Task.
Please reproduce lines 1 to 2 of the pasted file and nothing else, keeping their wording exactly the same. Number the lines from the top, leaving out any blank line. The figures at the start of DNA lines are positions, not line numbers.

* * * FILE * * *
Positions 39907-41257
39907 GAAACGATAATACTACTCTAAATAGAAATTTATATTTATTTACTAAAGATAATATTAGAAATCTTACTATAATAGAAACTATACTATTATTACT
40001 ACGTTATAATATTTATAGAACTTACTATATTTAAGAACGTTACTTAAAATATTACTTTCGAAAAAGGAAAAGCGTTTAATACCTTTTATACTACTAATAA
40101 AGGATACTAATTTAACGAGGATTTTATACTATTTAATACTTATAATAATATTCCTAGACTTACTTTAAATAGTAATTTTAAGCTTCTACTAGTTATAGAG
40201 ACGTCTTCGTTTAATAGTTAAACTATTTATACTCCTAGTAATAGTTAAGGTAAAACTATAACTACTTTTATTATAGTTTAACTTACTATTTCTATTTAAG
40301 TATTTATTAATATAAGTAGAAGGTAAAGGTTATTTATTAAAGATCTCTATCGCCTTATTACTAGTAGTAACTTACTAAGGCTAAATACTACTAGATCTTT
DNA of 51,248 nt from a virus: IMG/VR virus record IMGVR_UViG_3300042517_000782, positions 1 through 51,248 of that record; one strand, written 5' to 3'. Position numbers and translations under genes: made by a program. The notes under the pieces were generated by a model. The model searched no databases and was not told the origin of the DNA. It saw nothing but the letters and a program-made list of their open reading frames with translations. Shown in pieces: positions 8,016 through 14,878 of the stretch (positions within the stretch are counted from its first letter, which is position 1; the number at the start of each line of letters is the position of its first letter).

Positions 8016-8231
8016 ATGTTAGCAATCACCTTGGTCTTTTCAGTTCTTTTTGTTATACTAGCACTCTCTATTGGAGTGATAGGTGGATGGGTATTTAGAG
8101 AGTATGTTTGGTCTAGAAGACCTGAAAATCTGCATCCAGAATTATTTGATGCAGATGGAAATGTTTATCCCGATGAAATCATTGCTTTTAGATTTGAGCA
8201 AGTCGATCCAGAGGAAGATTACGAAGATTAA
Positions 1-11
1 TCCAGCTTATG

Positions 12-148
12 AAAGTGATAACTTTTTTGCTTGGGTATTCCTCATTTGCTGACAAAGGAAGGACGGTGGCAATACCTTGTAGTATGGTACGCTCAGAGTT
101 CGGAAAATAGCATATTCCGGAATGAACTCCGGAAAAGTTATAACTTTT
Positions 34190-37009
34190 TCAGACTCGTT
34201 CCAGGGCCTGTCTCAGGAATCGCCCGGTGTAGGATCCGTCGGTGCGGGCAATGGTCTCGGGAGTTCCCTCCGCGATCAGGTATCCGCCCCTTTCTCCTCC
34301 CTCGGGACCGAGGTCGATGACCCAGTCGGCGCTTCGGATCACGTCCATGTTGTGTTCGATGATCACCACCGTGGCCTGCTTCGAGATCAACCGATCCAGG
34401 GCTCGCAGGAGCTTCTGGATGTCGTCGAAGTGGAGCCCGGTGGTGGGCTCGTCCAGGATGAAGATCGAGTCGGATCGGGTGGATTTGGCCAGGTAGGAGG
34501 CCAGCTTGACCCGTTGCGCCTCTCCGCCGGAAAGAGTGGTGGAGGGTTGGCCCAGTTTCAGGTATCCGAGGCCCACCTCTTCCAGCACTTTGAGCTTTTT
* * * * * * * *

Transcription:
Positions 39907-41257
39907 GAAACGATAATACTACTCTAAATAGAAATTTATATTTATTTACTAAAGATAATATTAGAAATCTTACTATAATAGAAACTATACTATTATTACT